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Scientists to investigate polluted clam flats in Harpswell in new study

More than 400 acres of shellfish beds have been closed for several years now. A new study aims to understand why.

HARPSWELL, Maine — A study set to get underway in the upcoming weeks will focus on trying to figure out the source of pollution behind the closure of a number of shellfish beds off the coast of Harpswell.

Nearly 400 acres have been off-limits or subject to seasonal closures for several years, following the discovery of high levels of bacterial contamination by the Department of Marine Resources

Maggie Kelly and Margaret Mills, who work for FB Environmental, a Portland-based consulting firm, will be conducting the study. Both women recently went out with Harpswell Harbormaster Paul Plummer to survey the numerous amount of coves that have been impacted by pollution, a concern that's not isolated to this small fishing community.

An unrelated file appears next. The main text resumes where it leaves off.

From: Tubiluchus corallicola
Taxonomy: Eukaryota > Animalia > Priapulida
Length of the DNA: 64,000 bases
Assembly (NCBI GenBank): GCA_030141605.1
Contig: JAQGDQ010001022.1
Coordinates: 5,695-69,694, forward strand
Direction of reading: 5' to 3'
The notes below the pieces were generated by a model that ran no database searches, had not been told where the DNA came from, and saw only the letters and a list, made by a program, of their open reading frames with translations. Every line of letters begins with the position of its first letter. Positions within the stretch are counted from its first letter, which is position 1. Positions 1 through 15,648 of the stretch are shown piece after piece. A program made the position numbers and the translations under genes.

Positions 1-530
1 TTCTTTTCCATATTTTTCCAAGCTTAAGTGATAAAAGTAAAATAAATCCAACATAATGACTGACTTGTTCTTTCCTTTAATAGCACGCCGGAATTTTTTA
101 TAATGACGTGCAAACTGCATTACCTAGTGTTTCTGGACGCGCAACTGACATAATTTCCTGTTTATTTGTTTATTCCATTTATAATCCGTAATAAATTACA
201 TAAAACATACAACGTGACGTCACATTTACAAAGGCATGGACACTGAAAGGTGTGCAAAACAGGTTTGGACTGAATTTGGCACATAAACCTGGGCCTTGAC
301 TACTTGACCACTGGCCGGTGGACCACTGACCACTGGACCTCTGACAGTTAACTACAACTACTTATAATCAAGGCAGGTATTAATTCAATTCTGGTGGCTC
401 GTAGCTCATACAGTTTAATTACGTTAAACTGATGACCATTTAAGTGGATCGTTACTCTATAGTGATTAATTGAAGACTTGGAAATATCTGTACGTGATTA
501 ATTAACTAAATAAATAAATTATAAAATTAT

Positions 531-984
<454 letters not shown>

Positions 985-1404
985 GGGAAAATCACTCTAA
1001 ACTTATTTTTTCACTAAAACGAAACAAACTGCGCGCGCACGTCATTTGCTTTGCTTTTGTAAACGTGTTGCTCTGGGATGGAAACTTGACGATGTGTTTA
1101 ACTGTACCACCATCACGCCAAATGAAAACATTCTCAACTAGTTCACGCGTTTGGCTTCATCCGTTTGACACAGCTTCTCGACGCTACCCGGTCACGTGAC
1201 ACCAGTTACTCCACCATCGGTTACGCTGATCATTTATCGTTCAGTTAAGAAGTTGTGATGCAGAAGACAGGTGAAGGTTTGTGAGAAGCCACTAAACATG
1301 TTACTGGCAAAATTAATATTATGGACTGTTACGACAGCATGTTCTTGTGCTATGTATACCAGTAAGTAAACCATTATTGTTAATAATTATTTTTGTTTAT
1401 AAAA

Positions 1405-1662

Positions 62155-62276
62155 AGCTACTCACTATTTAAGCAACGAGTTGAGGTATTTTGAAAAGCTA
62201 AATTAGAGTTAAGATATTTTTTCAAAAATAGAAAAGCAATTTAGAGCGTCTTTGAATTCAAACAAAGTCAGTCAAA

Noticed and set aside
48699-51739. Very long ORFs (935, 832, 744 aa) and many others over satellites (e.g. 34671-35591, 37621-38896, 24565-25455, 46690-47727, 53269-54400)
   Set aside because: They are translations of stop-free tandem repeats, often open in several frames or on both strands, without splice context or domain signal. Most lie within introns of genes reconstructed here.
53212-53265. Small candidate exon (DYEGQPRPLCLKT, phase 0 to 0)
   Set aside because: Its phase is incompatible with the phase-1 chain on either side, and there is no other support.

"It's a problem a lot of coastal communities have that we can help track," Kelly said. 

Thanks to a more than $12,000 grant and funding from the town of Harpswell, scientists over the next few weeks will sample tributaries that flow into the coves to try to pin down the source of the pollution. 

"If we get hit with a human marker, that would help us work with the town to look at septic systems in the area," Kelly explained. 

Scientists will also try to determine if the contamination is coming from runoff that may contain fertilizer or waste from wildlife or livestock. 

Harpswell has about 55 shellfish harvesters and, over time, restricting fertile areas where they are allowed to harvest is impacting their livelihoods.

"They are struggling to find a way to make a living. Some have lobster licenses, others are just trying to find other work, anything to make a living," Plummer, who also serves as the marine resource manager, said. 

Scientists could issue a report by the end of the year. If the source of the contamination is failing septic systems, property owners could access town or state funds to make repairs. But, depending on the findings, it could be several years before the coves are re-opened for harvesting again.

For more information on current shellfish closures from the Department of Marine Resources, click here.   

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